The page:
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34 How. J. Crim. Just. 1 (1995)

handle is hein.journals/hjcj34 and id is 1 raw text is: 

@  Basil Blackwell Ltd. 1995, 108 Cowley Road, Oxford OX4 I]F, UK
and 238 Main Street, Cambridge, MA 02142, USA
The Howard Journal Vol 34 No 1. Feb 95
ISSN 0265-5527

             Community Alternatives


                        KATH MIDDLETON
                 Senior Lecturer, Department of Legal Studies,
                       University of Central Lancashire

Abstract: Beginning in 1988 government policy as regards incarceration of offenders appeared to
move away from custody towards punishment in the community. This piece of research examines
two community initiatives which purport to provide viable alternatives to custody which could be
utilised by the courts in place of a prison sentence. The work describes and compares a community
project based in Dumbarton, which is administered and partially financed by Save The Children
Fund in partnership with Strathclyde region social work department; with an initiative in
Middlesbrough which is administered by probation officers and forms part of the statutory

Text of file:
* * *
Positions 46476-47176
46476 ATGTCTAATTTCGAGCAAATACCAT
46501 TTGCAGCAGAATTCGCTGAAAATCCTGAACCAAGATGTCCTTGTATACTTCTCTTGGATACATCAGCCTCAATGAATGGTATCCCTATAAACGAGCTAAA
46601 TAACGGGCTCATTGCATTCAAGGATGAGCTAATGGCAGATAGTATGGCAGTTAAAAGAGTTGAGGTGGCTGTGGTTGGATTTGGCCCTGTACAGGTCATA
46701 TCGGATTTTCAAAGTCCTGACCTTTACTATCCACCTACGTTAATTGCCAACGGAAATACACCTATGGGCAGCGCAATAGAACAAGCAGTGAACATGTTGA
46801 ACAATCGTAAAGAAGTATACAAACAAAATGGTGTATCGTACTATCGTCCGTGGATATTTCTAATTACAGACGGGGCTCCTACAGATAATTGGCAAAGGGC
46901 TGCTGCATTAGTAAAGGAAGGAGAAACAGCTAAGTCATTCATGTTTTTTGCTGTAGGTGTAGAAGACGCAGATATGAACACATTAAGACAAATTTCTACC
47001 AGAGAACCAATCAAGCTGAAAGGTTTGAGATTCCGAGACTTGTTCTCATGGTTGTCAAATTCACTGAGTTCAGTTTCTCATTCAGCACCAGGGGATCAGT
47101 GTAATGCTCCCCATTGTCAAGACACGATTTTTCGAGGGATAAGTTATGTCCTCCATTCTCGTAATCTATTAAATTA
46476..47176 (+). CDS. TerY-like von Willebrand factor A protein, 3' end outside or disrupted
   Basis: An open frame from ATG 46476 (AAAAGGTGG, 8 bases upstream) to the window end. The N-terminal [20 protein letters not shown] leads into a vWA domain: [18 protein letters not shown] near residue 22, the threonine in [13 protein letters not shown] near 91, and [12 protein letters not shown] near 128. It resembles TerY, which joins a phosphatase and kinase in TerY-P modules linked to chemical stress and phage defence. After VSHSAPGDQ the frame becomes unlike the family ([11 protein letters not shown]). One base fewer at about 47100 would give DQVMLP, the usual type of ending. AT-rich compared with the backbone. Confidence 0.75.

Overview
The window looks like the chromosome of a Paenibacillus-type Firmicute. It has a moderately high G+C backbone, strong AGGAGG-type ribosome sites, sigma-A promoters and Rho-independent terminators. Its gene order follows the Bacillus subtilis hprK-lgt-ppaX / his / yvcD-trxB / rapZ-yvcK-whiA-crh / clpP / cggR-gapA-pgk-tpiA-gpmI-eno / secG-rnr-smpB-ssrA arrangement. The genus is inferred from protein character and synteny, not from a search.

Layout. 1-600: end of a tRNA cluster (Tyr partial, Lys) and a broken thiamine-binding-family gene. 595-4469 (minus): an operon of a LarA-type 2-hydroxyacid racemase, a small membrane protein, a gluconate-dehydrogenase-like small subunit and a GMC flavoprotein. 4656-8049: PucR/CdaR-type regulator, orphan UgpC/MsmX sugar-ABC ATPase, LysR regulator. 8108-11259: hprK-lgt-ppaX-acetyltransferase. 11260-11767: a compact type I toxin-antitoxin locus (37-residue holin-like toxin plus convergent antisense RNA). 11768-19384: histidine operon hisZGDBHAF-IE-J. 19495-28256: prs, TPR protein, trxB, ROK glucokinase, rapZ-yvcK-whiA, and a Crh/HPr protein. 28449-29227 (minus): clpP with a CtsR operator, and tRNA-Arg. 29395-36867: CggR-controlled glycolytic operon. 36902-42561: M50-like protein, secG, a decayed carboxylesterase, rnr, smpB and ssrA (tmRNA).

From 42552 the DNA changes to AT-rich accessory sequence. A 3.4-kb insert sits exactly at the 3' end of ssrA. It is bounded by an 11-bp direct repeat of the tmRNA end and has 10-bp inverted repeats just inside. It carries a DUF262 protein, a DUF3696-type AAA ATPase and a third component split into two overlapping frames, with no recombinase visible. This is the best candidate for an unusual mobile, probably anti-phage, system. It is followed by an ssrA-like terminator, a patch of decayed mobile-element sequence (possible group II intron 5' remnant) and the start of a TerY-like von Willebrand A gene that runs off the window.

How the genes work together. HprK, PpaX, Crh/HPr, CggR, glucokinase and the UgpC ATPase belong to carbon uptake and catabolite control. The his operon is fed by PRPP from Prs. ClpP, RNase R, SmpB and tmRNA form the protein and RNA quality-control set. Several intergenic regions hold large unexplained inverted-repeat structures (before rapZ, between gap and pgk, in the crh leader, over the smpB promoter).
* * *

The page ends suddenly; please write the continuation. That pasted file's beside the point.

resource unit for the area of Cleveland. The paper examines the aims of such projects, the
programmes they have adopted and their outcomes. It is suggested that the Home Secretary
should reconsider such 'alternatives'.

With  the publication of Punishment, Custody and the Community (Home Office
1988)  it became   evident that  the government   intended  to control the
number   of prison inmates through legislation which would  make  it harder
for the sentencers  to impose a  custodial sentence. The  Criminal Justice
Act  1991 replaced 'alternatives to custody' with the concept of 'community
sentences', and  sections 1 and  2 introduces criteria which must  be met
before a custodial sentence can  be awarded.  The initial command   papers
prior to the Bill being drafted (Home Office 1988, 1990) provide reasoned
arguments   as  to why  community penalties are preferable to custody.
However, only months after implementation of the 1991 Act, the
government were forced to amend certain sections which they did by
inserting  the changes  into  the 1993  Criminal  Justice Act.  One   such
amendment was to section 29. The original drafting of this section
appeared   to  require  the courts  to  disregard  an  offender's previous
convictions  when   passing  sentence.  Concern  to  this effect had  been
expressed  by the Magistrates' Association  and some  Lay magistrates had
resigned  in protest. The 1993  Act repealed section 29 and  a new,  much
more   loosely worded  provision is substituted (Wasik  and Taylor  1994).
The   controversy  surrounding  the issue of sentencing,  appears  to have
caused   the government to re-think their policy of community based
penalties.  At  the Conservative   Party  conference  in  1993  the Home
Secretary, Michael  Howard   introduced  a 27 point plan to combat  crime.


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